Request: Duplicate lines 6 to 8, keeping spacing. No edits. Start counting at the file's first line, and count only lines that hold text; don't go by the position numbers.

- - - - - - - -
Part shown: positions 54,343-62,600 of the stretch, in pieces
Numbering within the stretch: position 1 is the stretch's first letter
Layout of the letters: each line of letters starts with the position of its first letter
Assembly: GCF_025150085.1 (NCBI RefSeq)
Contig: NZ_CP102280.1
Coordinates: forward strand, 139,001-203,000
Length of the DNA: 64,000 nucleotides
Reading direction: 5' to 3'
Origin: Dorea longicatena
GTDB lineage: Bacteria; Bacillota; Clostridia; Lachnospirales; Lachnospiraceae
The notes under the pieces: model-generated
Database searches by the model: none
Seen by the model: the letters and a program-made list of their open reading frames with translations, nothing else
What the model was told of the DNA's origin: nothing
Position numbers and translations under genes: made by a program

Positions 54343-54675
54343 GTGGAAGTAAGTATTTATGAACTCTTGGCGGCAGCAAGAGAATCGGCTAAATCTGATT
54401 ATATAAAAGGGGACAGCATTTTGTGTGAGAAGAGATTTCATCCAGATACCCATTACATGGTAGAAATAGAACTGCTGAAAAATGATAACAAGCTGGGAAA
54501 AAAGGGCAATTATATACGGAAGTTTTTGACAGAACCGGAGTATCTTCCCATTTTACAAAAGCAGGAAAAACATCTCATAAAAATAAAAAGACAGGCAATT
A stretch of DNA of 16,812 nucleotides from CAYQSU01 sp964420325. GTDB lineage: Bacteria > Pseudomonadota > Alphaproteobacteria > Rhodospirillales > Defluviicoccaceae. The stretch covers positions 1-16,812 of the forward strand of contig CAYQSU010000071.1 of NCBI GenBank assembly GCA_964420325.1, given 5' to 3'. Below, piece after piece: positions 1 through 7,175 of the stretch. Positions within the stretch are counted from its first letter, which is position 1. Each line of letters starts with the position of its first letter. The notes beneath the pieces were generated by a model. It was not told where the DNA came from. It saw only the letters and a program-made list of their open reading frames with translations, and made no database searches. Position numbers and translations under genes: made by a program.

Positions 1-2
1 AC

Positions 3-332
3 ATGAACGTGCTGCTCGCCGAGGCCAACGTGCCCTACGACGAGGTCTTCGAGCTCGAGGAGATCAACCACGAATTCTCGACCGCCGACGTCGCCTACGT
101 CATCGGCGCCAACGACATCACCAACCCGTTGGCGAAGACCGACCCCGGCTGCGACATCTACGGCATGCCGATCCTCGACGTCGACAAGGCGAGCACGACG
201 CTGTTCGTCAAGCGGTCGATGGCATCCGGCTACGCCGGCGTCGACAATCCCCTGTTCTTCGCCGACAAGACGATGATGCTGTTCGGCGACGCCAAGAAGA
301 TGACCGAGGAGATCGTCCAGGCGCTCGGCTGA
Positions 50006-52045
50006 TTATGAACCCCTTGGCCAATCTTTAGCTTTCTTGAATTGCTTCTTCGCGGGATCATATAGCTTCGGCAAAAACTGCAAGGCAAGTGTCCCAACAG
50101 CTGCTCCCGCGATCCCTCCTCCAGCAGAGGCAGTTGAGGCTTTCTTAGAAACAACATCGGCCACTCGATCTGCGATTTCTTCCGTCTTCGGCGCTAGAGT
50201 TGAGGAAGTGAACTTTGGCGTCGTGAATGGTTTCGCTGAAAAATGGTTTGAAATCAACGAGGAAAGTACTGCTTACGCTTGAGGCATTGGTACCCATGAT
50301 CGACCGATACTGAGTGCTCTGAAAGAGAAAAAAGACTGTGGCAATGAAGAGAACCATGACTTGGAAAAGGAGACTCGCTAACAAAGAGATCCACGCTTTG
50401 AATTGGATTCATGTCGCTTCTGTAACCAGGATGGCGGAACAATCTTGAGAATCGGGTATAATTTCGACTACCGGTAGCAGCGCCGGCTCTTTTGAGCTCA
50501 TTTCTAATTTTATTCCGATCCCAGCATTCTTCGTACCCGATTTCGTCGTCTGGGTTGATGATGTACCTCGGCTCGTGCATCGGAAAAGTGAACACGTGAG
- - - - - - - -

Coordinates: forward strand, 139,001-203,000
Length of the DNA: 64,000 nucleotides
Reading direction: 5' to 3'